Thomas Jefferson Papers

To Thomas Jefferson from Charles Buxton, 22 July 1805

New York July 22nd. 1805


From an observation contained in your favour of the 13th. Inst. I have thought of a method whereby the object of obtaining fresh water at Sea, may probably be more easily familiarized, than by applying the plan formerly conveyed—By recurring to the appendix to Dr Lind’s book on Hot Climates see from page 305—(fourth Edition) and Dr Watson’s Chemistry Vol. 2nd. page 162 (fifth Edition) I think it possible you may be of opinion, that the enclosed plan, contains every advantage desireable, even perhaps to the preclusion of the necessity of taking water to Sea; & should my ideas prove correct, on this truly important subject, I shall at least enjoy the happiness of contributing my mite, to the amelioration of the distresses of seamen—

It would afford me much gratification, could I have tested the apparatus by experiment; but my several essays in 98—having expended more than $1000, deters me from trying more experiments at this time, especially as my resources cannot bear the time & labour required in perfecting the pursuit, by the expensive routine of experience; altho’ fully persuaded this useful object is obtainable

Drawing 1st. fig. 1st. Front view of the common Caboose B. the Oven A A A, A cast iron Kettle with two partitions, constituting three boilers—

fig. 2nd. Back of þ same Caboose, shewing the three boilers or Kettles—

Drawing 2nd. The back part of a Caboose suggested as the improvement in contemplation—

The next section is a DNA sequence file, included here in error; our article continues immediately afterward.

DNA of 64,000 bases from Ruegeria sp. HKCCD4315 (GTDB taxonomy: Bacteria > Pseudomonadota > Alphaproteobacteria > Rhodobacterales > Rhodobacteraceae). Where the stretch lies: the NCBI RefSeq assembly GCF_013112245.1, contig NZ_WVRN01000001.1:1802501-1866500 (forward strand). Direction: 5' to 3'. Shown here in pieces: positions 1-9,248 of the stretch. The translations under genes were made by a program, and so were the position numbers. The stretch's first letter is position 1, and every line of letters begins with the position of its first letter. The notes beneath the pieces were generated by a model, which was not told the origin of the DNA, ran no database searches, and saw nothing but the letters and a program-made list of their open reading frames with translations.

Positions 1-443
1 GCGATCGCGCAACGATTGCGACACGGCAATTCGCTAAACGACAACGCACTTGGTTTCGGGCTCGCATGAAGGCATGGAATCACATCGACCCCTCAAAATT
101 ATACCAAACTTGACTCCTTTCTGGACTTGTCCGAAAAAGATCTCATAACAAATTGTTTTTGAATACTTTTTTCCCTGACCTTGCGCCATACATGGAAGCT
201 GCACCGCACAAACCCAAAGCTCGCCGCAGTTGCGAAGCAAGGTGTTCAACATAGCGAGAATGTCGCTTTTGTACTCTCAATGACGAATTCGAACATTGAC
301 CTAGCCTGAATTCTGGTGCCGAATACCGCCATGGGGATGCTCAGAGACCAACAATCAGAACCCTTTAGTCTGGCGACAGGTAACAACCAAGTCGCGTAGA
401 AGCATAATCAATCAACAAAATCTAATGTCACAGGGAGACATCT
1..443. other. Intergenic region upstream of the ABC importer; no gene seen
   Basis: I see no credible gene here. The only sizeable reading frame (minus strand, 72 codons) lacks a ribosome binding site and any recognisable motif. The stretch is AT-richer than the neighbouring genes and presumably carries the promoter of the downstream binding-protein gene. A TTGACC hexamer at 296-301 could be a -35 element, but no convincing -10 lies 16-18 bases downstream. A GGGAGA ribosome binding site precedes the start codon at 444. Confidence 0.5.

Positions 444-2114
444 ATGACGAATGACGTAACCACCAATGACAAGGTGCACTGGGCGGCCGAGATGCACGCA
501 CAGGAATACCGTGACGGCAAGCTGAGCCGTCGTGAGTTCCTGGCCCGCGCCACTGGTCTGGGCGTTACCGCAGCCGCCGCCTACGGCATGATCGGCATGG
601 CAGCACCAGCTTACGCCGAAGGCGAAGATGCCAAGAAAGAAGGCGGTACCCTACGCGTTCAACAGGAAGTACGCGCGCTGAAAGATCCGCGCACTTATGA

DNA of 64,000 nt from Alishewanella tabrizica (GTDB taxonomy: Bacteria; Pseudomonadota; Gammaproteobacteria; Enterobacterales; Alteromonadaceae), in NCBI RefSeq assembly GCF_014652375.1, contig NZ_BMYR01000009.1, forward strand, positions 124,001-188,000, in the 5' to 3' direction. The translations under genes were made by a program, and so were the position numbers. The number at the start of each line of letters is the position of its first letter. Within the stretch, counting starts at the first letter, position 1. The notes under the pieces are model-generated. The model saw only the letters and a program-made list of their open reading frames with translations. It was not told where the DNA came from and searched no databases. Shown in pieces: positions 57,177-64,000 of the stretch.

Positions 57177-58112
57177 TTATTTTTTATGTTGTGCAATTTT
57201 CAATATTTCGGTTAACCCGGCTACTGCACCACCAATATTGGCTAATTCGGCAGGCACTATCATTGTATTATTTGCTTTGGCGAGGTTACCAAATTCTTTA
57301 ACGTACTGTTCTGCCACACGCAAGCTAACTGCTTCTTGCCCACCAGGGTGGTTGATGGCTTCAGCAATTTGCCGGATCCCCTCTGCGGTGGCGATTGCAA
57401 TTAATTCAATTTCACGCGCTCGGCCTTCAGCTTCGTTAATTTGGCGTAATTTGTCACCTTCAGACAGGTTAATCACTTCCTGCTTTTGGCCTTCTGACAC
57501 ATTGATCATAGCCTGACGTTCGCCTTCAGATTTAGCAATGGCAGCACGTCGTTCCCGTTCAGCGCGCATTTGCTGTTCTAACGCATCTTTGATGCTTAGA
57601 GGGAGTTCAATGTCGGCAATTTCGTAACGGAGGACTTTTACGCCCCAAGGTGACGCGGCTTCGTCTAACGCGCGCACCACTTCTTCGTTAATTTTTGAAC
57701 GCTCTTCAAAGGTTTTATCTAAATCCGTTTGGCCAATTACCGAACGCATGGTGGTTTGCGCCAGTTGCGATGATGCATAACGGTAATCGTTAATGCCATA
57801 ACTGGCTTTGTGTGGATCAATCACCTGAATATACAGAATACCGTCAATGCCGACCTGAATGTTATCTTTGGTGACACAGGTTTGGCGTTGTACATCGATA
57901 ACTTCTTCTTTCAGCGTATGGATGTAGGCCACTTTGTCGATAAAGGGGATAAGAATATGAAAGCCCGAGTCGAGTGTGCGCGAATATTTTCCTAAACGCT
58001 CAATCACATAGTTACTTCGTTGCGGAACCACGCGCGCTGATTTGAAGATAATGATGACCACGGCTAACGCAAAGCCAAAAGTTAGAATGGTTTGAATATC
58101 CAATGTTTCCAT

A A large cast iron Kettle 3 or 4 Inches higher & about 12 or 16 inches longer than the common ones, on which is soldered the plate H—At the appertures B’s the boilers or Kettles are soldered—The C’s are appertures in the plate H opening to the surface of the water contained in A.—consequently the Boilers B’s are placed in a water bath. F shews how the contents of the vessel A may be enlarged or modified according to the magnitude of the Caboose or the fancy of the artist—G A cover & pipe—One of which to be applied to each of the appertures C’s and to the boilers B’s—The pipe of each to be adjusted to the mouth pieces of the tube D, which tube at O to be introduced into the worm of the cooler as in common distillation The Cooler may have A tube fixed so as to unite with the tube E as in fig. 1 & 2 and No. 2 of the Drawings already transmitted; and the same principle will apply of supporting the surfaces of the water at an equal level in the vessel A and the cooler or worm tub—Step cocks or stoppers are evidently necessary for the mouth pieces that are not in use—

I will be glad to learn your opinion of the enclosed, & to be made acquainted with such objections as may arise (if any) that they may be removed—

I have the honor of subscribing myself with Esteem Your Obt Sevt

Chas Buxton

DLC: Papers of Thomas Jefferson.

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